Every month various blog posts from years ago get tons of hits on the DRC website. I have no idea why it happens, studying the stats is an exercise in frustration, but in any case, it has given me the opportunity to revisit some of my past writing by clicking on the most read posts each month.
As I am re-reading them, I am discovering that certain themes keep popping up. Trust, not surprisingly, happens to be one of them. It is, after all, the foundation on which our entire philosophy rests.
Many people over the years have been totally flabbergasted when they hear that I, explicitly (will always), trust kids. And, I am repeatedly informed, “but, but, but, they have to earn it.” To be utterly blunt - if I don’t trust my students, I have absolutely nothing different to offer them than the system they are already part of.
Here is the deal – when a young person understands that they don’t inherently have your trust, they will go out of their way to prove that they cannot be trusted. Every damn time! Call it whatever you like: obstinacy, defiance, rebellion, or contempt; I, however, prefer to use the expression – “the human condition.”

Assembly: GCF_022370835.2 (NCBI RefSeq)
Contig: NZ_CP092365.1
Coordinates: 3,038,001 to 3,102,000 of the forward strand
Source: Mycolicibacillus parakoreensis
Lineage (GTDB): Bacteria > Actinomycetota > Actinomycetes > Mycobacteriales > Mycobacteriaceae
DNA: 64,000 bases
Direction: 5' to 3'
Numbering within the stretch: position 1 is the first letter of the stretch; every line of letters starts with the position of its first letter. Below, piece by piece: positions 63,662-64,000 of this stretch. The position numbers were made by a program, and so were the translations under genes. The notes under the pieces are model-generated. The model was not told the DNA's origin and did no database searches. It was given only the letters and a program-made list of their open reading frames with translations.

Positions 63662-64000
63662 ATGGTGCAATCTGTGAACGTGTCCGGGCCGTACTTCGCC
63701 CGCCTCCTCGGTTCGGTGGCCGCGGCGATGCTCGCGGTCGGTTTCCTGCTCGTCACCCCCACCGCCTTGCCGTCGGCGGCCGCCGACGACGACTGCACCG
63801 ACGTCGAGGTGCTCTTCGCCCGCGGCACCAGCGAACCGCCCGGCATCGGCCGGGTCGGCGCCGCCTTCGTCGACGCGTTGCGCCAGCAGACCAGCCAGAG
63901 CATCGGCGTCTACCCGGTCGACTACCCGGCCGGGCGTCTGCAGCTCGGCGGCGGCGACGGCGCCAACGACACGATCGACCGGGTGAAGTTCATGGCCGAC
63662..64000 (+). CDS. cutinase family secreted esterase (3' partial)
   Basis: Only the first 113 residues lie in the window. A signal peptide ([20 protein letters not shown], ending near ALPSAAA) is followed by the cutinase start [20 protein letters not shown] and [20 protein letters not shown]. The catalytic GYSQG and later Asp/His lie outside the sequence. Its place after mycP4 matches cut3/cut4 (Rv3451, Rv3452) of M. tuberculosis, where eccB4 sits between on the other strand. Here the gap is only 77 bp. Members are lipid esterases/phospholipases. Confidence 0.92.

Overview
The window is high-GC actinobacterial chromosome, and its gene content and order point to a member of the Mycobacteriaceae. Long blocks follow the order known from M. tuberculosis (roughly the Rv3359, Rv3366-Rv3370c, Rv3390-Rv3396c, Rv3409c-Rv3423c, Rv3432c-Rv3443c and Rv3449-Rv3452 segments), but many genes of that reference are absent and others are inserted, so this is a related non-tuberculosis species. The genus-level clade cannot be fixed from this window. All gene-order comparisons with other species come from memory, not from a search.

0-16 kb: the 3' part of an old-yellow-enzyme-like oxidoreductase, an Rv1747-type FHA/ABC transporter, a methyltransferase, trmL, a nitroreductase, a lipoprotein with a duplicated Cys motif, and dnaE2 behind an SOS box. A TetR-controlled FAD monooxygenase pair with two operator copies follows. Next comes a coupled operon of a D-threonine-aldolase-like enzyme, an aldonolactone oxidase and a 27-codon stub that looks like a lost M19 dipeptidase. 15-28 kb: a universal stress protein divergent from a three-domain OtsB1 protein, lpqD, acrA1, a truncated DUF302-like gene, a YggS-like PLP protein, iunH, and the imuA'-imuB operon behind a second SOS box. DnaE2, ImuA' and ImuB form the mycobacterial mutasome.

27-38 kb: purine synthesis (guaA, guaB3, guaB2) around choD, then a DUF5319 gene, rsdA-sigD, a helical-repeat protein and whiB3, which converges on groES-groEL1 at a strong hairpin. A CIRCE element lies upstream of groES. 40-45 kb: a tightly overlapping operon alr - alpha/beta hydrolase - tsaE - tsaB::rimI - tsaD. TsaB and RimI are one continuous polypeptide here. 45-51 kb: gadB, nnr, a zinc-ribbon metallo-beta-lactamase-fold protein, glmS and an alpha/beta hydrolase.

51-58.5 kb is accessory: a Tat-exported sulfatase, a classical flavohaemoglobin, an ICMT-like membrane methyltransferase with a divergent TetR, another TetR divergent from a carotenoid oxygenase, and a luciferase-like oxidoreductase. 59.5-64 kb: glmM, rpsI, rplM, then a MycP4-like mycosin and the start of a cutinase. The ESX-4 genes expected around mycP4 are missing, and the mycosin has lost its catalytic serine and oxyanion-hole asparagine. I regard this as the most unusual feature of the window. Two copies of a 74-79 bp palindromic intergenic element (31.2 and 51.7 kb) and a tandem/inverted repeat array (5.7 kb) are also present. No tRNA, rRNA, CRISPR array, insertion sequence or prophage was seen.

On the other hand, if they know, without a doubt, that you believe that they will make good choices, they will strive to meet those expectations. Yes, again - every damn time! Will they screw up every once in a while? Of course – everyone makes mistakes!
Here is the tricky part – deep inside those sometimes-disastrous failings lay enormous opportunities for growth and new understanding. Forgiveness then becomes a natural extension of your faith in them because you recognize that without that original trust, those circumstances for new exploration and discovery would be lost.
Makes your head spin to think about all the connecting pieces – I know. Simply put, kids are not inherently bad, defiant, bratty, or duplicitous. They are, in fact, brilliant sponges who soak up all the energies that surround them. Steep them in an open, positive, vibrant, trusting, and encouraging atmosphere and just stand back to watch them investigate new ideas and take on unknown challenges without fear of messing up. And, their confidence will shine brightly enough to lead them to their next learning adventure.
It is what we call - self-directed education.
We are so excited to host this Shakespeare Conquest class being offered by Juliet Bellinger. This opportunity is open to any homeschoolers who are 12 and up. Contact Juliet to register.
The Center will be closed this coming week Aug 6 – 10th. I am beyond excited to be traveling to MA for some way overdue family time - to hang out with my daughter, Kenzie, who is flying east from Portland OR, my sister, her family, and my Mom.
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